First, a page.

4 Calvin-Benson Cycle The Calvin-Benson cycle fixes CO2. That is, it takes chemically unreactive, inorganic CO2 and incorporates it into an organic molecule that can be used in biological systems. The biosynthetic pathway involves over a dozen products. The function of the pathway is to produce a single molecule of glucose (C6H12O6). In order to accomplish this, the Calvin-Benson cycle must repeat six times, and use 6 CO2 molecules. Thus, in Figure 1 and the discussion that follows, all the molecules involved have been multiplied by 6. Only the most important molecules are discussed. 1. Carboxylation: 6 CO2 combine with 6 RuBP to produce 12 PGA. The enzyme RuBP carboxylase, or rubisco, catalyzes the merging of CO2 and RuBP (ribulose bisphosphate). The Calvin-Benson cycle is referred to as C3 photosynthesis because the first product formed, PGA (phosphoglycerate), contains three carbon atoms. Other names are the Calvin cycle and the carbon reduction cycle. 2. Reduction: 12 ATP and 12 NADPH are used to convert 12 PGA to 12 PGAL. The energy in the ATP and NADPH molecules is incorporated into PGAL (glyceride 3-phosphate), thus making PGAL a very energy-rich molecule. ADP, Pi, and NADP+ are released and then re-energized in noncyclic photophosphorylation. 3. Regeneration: 6 ATP are used to convert 10 PGAL to 6 RuBP. Regenerating the 6 RuBP originally used to combine with 6 CO2 allows the cycle to repeat. 4. Carbohydrate synthesis. Note that 12 PGAL were created in step 2, but only 10 were used in step 3. What happened to the remaining two? These two remaining PGAL are used to build glucose, a common energy-storing molecule. Other monosaccharides like fructose and maltose can also be formed. In addition, glucose molecules can be combined to form disaccharides like sucrose and polysaccharides like starch and cellulose. ATP NADPH You should recognize that no light is directly used in the Calvin-Benson cycle. Thus, these reactions are often called the light-independent reactions or even the dark reactions. But be careful the process cannot occur in the dark. This is because it is dependent upon the energy from ATP and NADPH, and these two energy-rich molecules can be created only during photophosphorylation, which can occur only in light. 28

5 In summary, the Calvin-Benson cycle takes CO2 from the atmosphere and the energy in ATP and NADPH to create a glucose molecule. Of course, the energy in ATP and NADPH represents energy from the sun captured during photophosphorylation. The Calvin-Benson cycle can be informally summarized as follows: 6CO2 + 18ATP + 12NADPH + H + 18ADP + 18Pi +12NADP + + 1glucose Keep in mind that the reactions that occur during photosynthesis (and in any biosynthetic pathway) do not occur spontaneously. Every product formed in every reaction is catalyzed by an enzyme. In some reactions, coenzymes or metal-ion cofactors may also be involved. Chemiosmotic Theory Chemiosmotic theory describes the mechanism by which ADP is phosphorylated to ATP. The process illustrated in Figure 3 follows the steps listed below. Chemiosmosis in Chloroplasts 1. H+ ions (protons) accumulate inside thylakoids. The light reactions of photosynthesis occur in the membranes of the thylakoids. As photolysis occurs, H+ are created and released to the inside of the thylakoids (the oxygen is released to the outside). Also, H+ accompany the electrons as they pass along the electron transport chain between PS II and PS I. These H+ come from the stroma (outside the thylakoids) and are released to the inside of the thylakoids. 2. A ph and electrical gradient across the thylakoid membrane is created. As H+ accumulate inside the thylakoid, the ph decreases. Since some of these H+ come from outside the thylakoids (from the stroma), the H+ concentration decreases in the stroma and its ph increases. This creates a ph gradient consisting of differences in the concentration of H+ across the thylakoid membrane from a stroma ph 8 to a thylakoid ph 5 (a factor of 1000). Since H+ are positively charged, their accumulation on the inside of the thylakoid creates an electric gradient (or voltage) as well. 3. ATP synthases generate ATP. The ph and electrical gradient represent potential energy like water behind a dam. Similar to a dam, channel proteins, called ATP synthases, allow the H+ to flow through the thylakoid membrane and out to the 29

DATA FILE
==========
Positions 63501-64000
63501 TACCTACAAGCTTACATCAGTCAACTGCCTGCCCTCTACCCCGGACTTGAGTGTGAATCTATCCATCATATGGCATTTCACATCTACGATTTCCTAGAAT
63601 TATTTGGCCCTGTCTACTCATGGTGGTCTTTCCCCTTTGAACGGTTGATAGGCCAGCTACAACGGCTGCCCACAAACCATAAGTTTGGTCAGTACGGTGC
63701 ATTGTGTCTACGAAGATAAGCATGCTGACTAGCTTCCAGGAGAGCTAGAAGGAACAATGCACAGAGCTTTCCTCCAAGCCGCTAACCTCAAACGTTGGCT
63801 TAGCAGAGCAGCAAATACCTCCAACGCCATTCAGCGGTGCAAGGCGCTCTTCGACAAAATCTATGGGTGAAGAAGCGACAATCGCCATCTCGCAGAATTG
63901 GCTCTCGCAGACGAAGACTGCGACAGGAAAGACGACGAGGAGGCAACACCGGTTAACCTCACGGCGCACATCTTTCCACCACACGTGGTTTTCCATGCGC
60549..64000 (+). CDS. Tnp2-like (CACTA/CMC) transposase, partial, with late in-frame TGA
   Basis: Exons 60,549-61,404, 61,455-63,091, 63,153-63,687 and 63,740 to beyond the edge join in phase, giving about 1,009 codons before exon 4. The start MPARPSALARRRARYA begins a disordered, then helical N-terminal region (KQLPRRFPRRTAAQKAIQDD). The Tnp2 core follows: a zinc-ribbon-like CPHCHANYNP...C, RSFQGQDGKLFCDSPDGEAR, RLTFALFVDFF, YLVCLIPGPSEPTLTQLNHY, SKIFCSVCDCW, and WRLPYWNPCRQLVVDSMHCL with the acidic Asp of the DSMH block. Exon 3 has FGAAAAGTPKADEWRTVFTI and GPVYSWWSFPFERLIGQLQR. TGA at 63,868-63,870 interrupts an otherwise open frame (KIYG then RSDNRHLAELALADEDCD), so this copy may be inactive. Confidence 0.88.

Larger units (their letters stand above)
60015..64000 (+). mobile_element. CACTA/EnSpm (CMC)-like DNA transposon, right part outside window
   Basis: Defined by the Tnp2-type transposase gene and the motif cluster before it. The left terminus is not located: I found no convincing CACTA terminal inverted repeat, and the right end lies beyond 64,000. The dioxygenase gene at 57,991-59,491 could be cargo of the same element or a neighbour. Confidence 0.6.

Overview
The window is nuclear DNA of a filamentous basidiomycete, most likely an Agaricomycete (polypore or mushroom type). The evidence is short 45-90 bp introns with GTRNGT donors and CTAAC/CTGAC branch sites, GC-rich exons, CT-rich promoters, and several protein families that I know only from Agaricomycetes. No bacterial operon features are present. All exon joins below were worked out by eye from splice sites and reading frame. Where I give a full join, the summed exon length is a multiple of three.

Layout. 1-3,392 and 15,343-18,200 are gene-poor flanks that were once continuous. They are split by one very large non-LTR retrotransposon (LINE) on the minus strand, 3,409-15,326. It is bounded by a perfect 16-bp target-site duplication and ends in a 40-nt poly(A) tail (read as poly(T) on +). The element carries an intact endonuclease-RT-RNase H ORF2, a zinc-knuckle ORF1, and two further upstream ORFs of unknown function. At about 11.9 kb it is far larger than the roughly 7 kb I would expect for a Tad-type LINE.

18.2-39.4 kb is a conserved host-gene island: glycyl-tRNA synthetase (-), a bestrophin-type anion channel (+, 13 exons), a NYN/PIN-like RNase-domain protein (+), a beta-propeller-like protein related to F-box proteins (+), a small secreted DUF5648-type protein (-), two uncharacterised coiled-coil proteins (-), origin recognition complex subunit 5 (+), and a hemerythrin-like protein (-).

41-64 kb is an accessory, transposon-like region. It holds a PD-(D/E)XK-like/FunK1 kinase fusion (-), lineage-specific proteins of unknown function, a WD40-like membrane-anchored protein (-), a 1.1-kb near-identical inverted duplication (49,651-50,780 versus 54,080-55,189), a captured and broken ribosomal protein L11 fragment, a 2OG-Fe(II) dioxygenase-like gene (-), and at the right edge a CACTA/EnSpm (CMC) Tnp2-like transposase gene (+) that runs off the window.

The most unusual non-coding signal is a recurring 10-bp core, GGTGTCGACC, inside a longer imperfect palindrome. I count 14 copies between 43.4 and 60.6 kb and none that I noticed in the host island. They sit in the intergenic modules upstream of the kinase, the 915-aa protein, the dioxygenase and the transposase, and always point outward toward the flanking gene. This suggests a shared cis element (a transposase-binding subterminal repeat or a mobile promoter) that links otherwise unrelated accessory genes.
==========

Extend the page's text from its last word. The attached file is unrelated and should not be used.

6 stroma. The energy generated by the passage of the H+ (like the water through turbines in a dam) provides the energy for the ATP synthases to phosphorylate ADP to ATP. The passage of about three H+ is required to generate one ATP. Photorespiration Because of its critical function in catalyzing the fixation of CO2 in all photosynthesizing organisms, rubisco is the most common protein on earth. However, it is not a particularly efficient molecule. In addition to its CO2-fixing capabilities, it is also able to fix oxygen. The biosynthetic pathway that leads to the fixation of oxygen is called photorespiration. Figure : A comparison of photorespiration and carbon fixation. During photorespiration, O 2 is bound to RuBP and forms phosphoglycolate (PG) and Phosphoglycerate (PGA), PG then undergoes an number energy requiring reactions releasing CO 2. Photorespiration depends on the relative concentrations of oxygen and CO 2 where a high O 2 /CO 2 ratio (i.e. high concentration of O 2 and low concentration of CO 2 ) stimulates this process, whereas a low O 2 /CO 2 ratio favours carboxylation. Photorespiration leads to two problems. The first is that the CO2-fixing efficiency is reduced because, instead of fixing only CO2, rubisco fixes some O2 as well. The second problem is that the products formed when O2 is combined with RuBP do not lead to the production of useful, energy-rich molecules like glucose. Instead, it gives one molecule of PGA and one molecule of a 2-carbon compound called phosphoglycolate (PG). A significant portion (25%) of the carbon in phosphoglycolate is lost as CO 2. Phosphoglycolate is also converted to glycolate Specialized cellular organelles, the peroxisomes, are found near chloroplasts, where they function to break down photorespiration products e.g, glycolate. Thus, considerable effort is made by plants to rid the cell of the products of photorespiration. Photosynthetic organisms differ significantly in their rates of photorespiration: in some species it may be as high as 50% of net photosynthesis. For optimal yields in microalgal mass cultures, it is necessary to minimize the effects of photorespiration. This might be achieved by an effective stripping of oxygen and by CO 2 enrichment. For this reason, microalgal mass cultures are typically grown at a much higher CO 2 /O 2 ratio than that found in air. 30